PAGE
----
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1911 Encyclopedia Britannica
Johann Peter Eckermann
JOHANN PETER ECKERMANN (1792-1854), German poet and author, best known owing to his association with Goethe, was born at Winsen in Hanover on the 21st of September 1792, of humble parentage, and was brought up in penury and privation. After serving as a volunteer in the War of Liberation (1813-1814), he obtained a secretarial appointment under the war department at Hanover. In 1817, although twenty-five years of age, he was enabled to attend the gymnasium of Hanover and afterwards:the university of Gottingen, which, however, after one year's residence as a student of law, he left in 182 2. His acquaintance with Goethe began in the following year, when he sent to him the manuscript of his Beitrdge zur Poesie (1823). Soon afterwards he went to Weimar, where he supported himself as a private tutor. For several years he also instructed the son of the grand duke. In 1830 he travelled in Italy with Goethe's son. In 1838 he was given the title of grand-ducal councillor and appointed librarian to the grand-duchess. Eckermann is chiefly remembered for his important contributions to the knowledge of the great poet contained in his Conversations with Goethe (1836-1848). To Eckermann Goethe entrusted the publication of his Nachgelassene Schriften (posthumous works) (1832-1833). He was also jointeditor with Friedrich Wilhelm Riemer (1774-1845) of the complete edition of Goethe's works in 40 vols. (1839-1840). He died at Weimar on the 3rd of December 1854.
Eckermann's Gesprache mit Goethe (vols. i. and ii. 1836; vol. iii. 1848; 7th ed., Leipzig, 1899; best edition by L. Geiger, Leipzig, 1902) have been translated into almost all the European languages, not excepting Turkish. (English translations by Margaret Fuller, Boston, 1839, and John Oxenford, London, 1850.) Besides this work and the Beitrdge zur Poesie, Eckermann published a volume of poems ( Gedichte, 1838), which are of little value. See J. P. Eckermanns Nachlass, herausgegeben von F. Tewes, vol. i. (1905), and an article by R. M. Meyer in the Goethe-Jahrbuch, xvii. (1896).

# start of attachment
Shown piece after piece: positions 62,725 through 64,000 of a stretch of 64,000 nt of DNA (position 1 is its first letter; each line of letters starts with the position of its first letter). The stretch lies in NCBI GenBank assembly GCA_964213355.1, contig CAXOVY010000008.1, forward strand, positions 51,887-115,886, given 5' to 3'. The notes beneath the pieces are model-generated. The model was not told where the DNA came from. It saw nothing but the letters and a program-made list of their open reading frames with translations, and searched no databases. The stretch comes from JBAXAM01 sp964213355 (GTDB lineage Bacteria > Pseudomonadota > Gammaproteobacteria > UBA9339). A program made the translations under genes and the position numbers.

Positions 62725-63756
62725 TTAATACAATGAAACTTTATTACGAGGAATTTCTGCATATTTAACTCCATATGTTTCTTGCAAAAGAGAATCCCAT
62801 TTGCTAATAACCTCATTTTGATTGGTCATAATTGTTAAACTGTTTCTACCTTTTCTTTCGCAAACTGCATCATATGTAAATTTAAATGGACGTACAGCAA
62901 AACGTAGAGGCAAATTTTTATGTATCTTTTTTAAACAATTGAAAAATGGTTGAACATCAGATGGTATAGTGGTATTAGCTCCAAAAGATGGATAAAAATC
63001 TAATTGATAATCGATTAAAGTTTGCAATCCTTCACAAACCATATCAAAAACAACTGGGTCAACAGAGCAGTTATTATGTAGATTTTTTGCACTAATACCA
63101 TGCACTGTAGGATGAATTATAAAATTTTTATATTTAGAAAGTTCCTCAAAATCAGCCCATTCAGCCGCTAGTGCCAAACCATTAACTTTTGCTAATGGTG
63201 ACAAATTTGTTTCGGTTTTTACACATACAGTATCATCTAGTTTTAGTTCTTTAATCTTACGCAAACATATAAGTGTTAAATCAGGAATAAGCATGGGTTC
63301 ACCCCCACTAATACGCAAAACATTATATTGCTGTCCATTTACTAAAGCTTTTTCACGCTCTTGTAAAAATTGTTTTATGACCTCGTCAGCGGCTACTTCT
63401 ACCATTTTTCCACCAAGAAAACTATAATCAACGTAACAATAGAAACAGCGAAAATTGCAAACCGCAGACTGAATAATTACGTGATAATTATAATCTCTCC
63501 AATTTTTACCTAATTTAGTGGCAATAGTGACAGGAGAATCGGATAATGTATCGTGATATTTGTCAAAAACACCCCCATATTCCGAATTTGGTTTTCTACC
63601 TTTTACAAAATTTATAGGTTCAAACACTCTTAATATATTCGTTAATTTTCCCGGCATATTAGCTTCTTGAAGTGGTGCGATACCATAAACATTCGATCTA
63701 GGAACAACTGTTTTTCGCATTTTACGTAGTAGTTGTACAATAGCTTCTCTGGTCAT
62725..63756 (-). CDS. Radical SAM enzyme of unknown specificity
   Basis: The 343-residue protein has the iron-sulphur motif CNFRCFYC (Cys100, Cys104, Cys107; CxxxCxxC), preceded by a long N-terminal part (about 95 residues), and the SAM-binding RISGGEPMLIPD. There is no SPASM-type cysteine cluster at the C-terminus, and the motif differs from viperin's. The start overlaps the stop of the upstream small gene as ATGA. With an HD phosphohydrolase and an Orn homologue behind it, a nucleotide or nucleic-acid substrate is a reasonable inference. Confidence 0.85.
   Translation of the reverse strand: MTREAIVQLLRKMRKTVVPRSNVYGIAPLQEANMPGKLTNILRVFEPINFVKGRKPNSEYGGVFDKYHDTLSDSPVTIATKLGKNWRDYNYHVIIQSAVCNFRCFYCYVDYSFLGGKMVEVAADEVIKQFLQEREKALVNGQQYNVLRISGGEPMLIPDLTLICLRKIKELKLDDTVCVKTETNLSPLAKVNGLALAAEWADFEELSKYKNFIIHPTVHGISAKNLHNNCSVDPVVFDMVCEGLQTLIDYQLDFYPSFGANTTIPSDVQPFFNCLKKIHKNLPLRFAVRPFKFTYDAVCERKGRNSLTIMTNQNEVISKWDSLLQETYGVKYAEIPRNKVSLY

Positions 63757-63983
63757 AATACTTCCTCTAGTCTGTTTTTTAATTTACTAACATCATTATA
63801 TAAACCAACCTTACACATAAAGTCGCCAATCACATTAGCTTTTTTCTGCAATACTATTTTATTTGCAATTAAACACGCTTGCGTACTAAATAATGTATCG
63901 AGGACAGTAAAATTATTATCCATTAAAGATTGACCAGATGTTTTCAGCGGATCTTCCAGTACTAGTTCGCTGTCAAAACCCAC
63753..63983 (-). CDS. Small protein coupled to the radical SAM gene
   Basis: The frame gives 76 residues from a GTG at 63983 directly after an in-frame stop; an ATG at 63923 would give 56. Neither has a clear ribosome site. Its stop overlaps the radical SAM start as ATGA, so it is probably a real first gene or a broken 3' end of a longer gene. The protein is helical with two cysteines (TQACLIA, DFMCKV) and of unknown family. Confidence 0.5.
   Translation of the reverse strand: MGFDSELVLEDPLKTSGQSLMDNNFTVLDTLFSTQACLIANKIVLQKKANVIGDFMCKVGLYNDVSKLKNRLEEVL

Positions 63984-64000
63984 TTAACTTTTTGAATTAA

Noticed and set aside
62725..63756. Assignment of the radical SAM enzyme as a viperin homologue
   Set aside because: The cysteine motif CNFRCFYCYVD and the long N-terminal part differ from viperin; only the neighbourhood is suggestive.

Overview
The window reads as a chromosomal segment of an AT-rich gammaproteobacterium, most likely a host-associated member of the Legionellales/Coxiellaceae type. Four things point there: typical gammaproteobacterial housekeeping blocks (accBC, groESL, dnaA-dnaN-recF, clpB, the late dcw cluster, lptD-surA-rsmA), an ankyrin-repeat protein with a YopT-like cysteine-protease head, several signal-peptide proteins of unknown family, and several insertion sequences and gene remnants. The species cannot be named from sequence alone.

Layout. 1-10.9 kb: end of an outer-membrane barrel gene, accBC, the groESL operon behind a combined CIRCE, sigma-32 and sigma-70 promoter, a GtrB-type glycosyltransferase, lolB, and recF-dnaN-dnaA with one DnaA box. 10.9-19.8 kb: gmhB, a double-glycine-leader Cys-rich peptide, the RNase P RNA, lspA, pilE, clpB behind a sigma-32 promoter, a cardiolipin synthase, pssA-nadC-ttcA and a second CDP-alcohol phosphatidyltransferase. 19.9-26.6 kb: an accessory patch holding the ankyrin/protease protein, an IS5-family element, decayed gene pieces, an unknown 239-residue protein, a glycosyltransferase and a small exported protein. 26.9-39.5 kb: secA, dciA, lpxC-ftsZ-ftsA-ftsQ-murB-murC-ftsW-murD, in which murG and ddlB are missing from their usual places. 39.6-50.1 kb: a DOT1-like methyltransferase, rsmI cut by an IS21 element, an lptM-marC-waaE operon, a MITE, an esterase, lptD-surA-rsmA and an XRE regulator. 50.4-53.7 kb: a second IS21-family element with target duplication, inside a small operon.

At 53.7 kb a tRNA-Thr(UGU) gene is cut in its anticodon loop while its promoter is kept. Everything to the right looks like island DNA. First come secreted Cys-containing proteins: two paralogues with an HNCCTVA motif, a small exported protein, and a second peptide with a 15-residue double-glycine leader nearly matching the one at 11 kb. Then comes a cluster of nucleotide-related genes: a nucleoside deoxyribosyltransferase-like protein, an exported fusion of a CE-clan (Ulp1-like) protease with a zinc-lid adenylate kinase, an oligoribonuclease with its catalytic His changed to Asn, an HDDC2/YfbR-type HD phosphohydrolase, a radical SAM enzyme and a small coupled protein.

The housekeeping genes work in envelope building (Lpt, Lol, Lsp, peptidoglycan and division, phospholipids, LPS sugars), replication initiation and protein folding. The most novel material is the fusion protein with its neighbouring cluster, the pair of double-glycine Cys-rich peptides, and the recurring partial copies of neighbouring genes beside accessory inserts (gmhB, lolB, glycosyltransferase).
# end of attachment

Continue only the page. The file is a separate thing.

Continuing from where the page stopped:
A town of Germany, in the Prussian province of Schleswig-Holstein, on a fjord of the Baltic, 20 m. by rail N.W. from Kiel. Pop. (1905) 7088. It has a good harbour, fishing, trade in agricultural products, and manufactures of tobacco, salt and iron goods. There are a technical school of building and a Protestant teachers' seminary. EckernfOrde is mentioned as far back as 1197. It was taken by Christian IV. of Denmark in 1628 from the Imperial troops. In 1813 the Danes were defeated here, while in 1849 the harbour was the scene of the blowing up of the Danish line-of-battle ship "Christian VIII." and of the surrender of the frigate "Gefion" after an engagement with the German shore batteries. The place lost most of its trade after the union with Germany in 1864, and suffered severely from a sea-flood in 1872. In the immediate neighbourhood is the village of Borby, much frequented for sea-bathing.
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Chisholm, Hugh, General Editor. Entry for 'Johann Peter Eckermann'. 1911 Encyclopedia Britanica. https://www.studylight.org/encyclopedias/eng/bri/j/johann-peter-eckermann.html. 1910.
the Seventh Week after Easter